Chapter 14: “Desire greater (or higher) gifts, “ i.e., prophecy.
                  Chapter 13: “A still more excellent way, “ i.e., love, the proper motive.

              2. The only motive which makes the exercise of gifts spiritually profitable to other members of the Body 13

                1. All worthless, if love is lacking 1-3

                2. A glorious portrait of Jesus our Lord 4-8a

                3. All gifts will pass with time 8b-ll

                4. Of earth’s greatest trio, love is the greatest 12-13

              3. Of all the gifts, prophecy (which edifies all) is pre-eminent 14

                1. In comparison, the much-sought gift of tongues seems childish 1-20

                2. Indeed, the gift of tongues has a special dispensational application to unbelieving Israel 21-22a

                3. Prophecy, rather than tongues, is the Spirit’s usual gift to convict unbelieving Gentiles through the Church 22b-25

                4. An orderly church meeting is God’s plan 26-35
                  The gift of tongues must be regulated so as to edify all, or be omitted entirely. Women must avoid confusion.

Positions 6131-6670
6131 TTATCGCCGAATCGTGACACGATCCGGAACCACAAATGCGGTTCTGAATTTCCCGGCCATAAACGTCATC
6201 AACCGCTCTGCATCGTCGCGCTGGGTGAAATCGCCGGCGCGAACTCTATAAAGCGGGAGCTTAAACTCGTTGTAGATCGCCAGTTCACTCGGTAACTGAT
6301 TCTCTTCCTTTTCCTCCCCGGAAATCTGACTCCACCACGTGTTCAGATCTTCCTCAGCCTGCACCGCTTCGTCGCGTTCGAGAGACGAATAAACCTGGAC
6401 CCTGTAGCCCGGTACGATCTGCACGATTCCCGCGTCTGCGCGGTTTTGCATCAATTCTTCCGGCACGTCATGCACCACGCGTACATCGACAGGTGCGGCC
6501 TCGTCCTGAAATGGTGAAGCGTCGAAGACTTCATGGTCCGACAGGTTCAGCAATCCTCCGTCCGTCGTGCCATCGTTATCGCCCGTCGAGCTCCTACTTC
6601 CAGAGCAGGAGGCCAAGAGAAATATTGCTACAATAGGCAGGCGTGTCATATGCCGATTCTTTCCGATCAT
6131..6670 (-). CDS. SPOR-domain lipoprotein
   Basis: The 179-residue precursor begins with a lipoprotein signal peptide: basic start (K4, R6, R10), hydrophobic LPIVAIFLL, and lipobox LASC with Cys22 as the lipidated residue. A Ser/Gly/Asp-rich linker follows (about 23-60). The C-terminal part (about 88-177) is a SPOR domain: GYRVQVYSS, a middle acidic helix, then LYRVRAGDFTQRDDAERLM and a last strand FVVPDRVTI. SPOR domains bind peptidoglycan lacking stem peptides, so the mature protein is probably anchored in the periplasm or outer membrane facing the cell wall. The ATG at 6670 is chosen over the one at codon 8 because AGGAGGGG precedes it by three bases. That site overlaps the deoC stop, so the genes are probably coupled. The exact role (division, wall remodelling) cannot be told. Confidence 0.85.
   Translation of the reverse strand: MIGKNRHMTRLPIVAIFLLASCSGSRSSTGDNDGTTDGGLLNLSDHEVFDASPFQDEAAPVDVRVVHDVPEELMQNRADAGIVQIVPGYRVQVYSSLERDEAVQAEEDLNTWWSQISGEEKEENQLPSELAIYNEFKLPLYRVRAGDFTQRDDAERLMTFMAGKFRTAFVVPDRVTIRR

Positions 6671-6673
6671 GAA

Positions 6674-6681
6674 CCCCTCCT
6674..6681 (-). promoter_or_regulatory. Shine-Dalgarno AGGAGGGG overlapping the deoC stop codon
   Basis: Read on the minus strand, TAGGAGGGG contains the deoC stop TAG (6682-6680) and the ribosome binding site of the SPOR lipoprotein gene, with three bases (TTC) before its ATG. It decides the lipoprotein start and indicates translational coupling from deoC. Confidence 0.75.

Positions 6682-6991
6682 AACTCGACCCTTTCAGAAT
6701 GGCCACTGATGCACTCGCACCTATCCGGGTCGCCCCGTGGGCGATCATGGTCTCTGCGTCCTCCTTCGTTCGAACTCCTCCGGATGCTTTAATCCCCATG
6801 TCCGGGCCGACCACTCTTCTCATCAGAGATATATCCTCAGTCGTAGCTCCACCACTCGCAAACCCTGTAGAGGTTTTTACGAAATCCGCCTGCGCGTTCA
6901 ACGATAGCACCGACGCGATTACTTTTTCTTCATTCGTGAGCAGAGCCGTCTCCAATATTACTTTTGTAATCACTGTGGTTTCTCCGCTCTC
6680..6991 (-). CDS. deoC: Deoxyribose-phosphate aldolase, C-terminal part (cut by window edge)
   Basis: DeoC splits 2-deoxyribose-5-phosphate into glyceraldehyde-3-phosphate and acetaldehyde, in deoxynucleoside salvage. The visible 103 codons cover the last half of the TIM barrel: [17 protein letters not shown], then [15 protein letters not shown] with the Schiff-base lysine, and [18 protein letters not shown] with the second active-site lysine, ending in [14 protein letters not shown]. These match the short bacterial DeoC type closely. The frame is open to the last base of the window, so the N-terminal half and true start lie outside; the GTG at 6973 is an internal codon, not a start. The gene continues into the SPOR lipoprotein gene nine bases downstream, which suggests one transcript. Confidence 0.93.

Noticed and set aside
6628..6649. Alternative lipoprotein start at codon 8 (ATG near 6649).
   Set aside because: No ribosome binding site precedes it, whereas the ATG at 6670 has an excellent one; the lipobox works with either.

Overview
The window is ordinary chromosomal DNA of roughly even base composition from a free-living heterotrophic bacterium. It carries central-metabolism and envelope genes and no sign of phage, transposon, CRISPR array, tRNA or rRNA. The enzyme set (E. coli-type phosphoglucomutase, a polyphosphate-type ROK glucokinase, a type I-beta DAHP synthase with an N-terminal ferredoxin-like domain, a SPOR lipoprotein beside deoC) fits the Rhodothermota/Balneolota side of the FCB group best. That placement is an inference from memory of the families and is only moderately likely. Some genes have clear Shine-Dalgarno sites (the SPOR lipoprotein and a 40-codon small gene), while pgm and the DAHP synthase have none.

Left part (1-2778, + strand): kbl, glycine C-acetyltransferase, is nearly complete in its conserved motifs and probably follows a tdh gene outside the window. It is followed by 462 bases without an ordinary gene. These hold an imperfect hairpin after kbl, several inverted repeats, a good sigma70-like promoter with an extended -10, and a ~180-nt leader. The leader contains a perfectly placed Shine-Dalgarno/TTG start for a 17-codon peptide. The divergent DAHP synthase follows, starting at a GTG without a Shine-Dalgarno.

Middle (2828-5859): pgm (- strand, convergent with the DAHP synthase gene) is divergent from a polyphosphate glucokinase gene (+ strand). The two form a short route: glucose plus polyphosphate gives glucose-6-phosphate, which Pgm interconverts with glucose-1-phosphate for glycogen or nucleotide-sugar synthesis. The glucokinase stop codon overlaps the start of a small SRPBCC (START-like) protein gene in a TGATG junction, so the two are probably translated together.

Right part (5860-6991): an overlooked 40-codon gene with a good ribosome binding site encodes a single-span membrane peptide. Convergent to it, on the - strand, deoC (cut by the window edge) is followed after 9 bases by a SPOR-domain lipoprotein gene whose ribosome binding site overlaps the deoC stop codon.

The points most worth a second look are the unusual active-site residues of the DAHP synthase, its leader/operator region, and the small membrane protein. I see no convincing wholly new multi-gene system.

5. A concluding challenge to obedience in these things 36-40

          2. The proper belief concerning the resurrection and rapture of the Church 15

            1. The fact and time of the resurrection 1-34

              1. The bodily resurrection of Jesus Christ is an integral part of the gospel message 1-11 All the apostles stand together on this foundation.

              2. To deny a resurrection of the body involves a denial of the whole structure of our faith 12-19
                Without a resurrection, sin (which causes death) has gained the victory over God in this world, and Christ’s cross has failed to defeat sin.

              3. But His bodily resurrection is the pledge of ours 20-28
                Because sin was fully dealt with at the cross, the Prince of Life could not be held in its power (Acts 2:24; 3:15). Since all came under the sentence of death through the first man Adam, the work of Christ, defeating the work of Adam, makes necessary the resurrection of all. However, this will not take place at one time, but each man will rise in his own “order” (this word is a military word and might be translated regiment or battalion), as follows (see chart below):

                Christ, the Captain of our salvation, arose from the dead (1).
                “They that arc Christ’s” will rise “at His coming. “
                This flexible phrase will include both (2) the Church, which rises to meet the Lord when He comes to the air (1 Thessalonians 4:16-18) at the end of the Church age, and (3) saints of Old Testament ages and Daniel’s 70th week will rise at the coming of the Lord to the earth to set up His kingdom (after the tribulation). Then “cometh the end “ -- battalion or resurrection -- at the end of the thousand year reign. We know this from v.26 compared with Revelation 20:5, 14. These are the wicked dead, and constitute the second resurrection.